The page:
The following report was recently released by the National Air and Space Intelligence Center in conjunction with the Defense Intelligence Agency Missile and Space Intelligence Center and the Office of Naval Intelligence. For more information on the report, see Hans M. Kristensen’s article for the Federation of American Scientists’ Strategic Security blog.
National Air and Space Intelligence Center Ballistic & Cruise Missile Threat
- 32 pages
- May 2013
Many countries view ballistic and cruise missile systems as cost-effective weapons and symbols of national power. In addition, they present an asymmetric threat to US airpower. Many ballistic and cruise missiles are armed with weapons of mass destruction.
North Korea has unveiled the new road-mobile Hwasong-13 intercontinental ballistic missile (ICBM) while continuing to develop the Taepo Dong-2 (TD-2), which placed a satellite in orbit for the first time in December 2012. An intermediate-range ballistic missile (IRBM) and a new solid-propellant short-range ballistic missile (SRBM) are also being developed.
Iran could develop and test an ICBM capable of reaching the United States by 2015. Since 2008, Iran has conducted multiple successful launches of the two-stage Safir space launch vehicle (SLV) and has also revealed the larger two-stage Simorgh SLV, which could serve as a test bed for developing ICBM technologies. Since 2010, Iran has revealed the Qiam-1 SRBM, the fourth-generation Fateh-110 SRBM, and claims to be mass-producing anti-ship ballistic missiles (ASBMs). Iran has modified its Shahab 3 medium-range ballistic missile (MRBM) to extend its range and effectiveness and also claims to have deployed the two-stage, solid-propellant Sejjil MRBM.
China has the most active and diverse ballistic missile development program in the world. It is developing and testing offensive missiles, forming additional missile units, qualitatively upgrading missile systems, and developing methods to counter ballistic missile defenses. The Chinese ballistic missile force is expanding in both size and types of missiles. China continues to field conventionally armed SRBMs opposite Taiwan, and is developing a number of new mobile, conventionally armed MRBMs. Missiles such as the CSS-5 ASBM are key components of the Chinese military modernization program, specifically designed to prevent adversary military forces’ access to regional conflicts. China is adding the CSS-10 Mod 2 (DF-31A) to the ICBM force and future ICBMs could utilize multiple independently-targetable reentry vehicles (MIRVs). The number of Chinese ICBM nuclear warheads capable of reaching the United States could expand to well over 100 within the next 15 years. The new JL-2 submarine-launched ballistic missile (SLBM) is also under development.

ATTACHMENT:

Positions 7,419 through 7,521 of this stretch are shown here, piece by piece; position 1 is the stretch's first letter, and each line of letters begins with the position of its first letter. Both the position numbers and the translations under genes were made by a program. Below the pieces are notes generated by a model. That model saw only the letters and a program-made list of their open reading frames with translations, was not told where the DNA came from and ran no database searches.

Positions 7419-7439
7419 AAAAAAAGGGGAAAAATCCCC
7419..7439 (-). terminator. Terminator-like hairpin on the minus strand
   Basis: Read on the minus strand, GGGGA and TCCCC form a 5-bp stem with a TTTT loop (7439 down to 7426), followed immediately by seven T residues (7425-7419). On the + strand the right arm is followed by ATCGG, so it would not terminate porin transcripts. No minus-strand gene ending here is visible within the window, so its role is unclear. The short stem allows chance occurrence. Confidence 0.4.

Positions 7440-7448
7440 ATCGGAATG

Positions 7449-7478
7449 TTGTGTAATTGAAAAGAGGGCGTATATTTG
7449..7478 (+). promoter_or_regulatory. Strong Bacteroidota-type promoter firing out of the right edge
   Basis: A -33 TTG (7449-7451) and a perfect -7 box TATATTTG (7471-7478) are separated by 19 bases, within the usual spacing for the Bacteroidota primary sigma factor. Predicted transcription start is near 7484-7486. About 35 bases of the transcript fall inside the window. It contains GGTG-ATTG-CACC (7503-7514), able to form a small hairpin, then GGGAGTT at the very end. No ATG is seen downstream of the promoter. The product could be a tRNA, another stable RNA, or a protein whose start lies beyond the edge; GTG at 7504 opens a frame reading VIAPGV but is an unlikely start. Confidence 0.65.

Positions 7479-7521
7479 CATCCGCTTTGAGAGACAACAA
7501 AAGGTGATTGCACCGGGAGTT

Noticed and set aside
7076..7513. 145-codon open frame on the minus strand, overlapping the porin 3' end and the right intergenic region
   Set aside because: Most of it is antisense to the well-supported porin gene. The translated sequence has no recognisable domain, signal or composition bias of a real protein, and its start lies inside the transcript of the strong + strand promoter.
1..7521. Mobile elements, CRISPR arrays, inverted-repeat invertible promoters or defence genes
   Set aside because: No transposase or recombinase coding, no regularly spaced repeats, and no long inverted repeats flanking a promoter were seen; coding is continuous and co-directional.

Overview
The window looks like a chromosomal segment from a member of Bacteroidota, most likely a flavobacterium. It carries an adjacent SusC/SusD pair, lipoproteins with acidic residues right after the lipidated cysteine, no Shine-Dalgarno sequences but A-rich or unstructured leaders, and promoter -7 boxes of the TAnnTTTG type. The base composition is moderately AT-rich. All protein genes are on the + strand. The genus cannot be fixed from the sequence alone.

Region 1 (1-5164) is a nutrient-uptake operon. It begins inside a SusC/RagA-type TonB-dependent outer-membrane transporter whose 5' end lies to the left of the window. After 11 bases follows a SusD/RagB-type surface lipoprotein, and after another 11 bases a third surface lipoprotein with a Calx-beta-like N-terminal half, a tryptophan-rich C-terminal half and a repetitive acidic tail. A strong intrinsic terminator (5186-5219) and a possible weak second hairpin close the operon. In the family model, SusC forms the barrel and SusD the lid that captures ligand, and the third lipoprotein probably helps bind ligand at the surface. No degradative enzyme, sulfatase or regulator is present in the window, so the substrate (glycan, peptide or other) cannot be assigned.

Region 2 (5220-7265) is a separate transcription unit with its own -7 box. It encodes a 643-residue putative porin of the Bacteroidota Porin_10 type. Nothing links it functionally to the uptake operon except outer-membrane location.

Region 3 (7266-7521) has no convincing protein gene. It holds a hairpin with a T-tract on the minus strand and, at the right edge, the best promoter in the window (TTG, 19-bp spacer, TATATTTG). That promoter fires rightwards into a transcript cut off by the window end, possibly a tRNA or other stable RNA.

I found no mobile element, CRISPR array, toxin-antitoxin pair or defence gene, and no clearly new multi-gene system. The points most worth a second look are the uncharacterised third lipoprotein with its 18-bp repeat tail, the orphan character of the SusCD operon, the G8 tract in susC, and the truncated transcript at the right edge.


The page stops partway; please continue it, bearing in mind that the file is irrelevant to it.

India and Pakistan continue to develop new SRBMs and long-range ballistic missiles. The Indian Agni IV IRBM has been flight tested twice since 2010, and India conducted the first flight test of the Agni V ICBM in April 2012. An even longer ranged Agni VI is reportedly in the design phase.
Russia still has over 1,400 nuclear warheads deployed on ballistic missiles capable of reaching the United States. Although the size of the Russian strategic missile force is shrinking due to arms control limitations and resource constraints, development of new ICBM and SLBM systems is proceeding, and Russia is expected to retain the largest force of strategic ballistic missiles outside the United States. Russia tested a new type of ICBM in 2012 and is nearing deployment of the new Bulava SLBM. Russian officials have stated a new liquid-propellant ICBM is also under development.
Land-attack cruise missiles (LACMs) are highly effective weapon systems that can present a major threat to military operations. At least nine foreign countries will be involved in LACM production during the next decade, and many missiles will be available for export.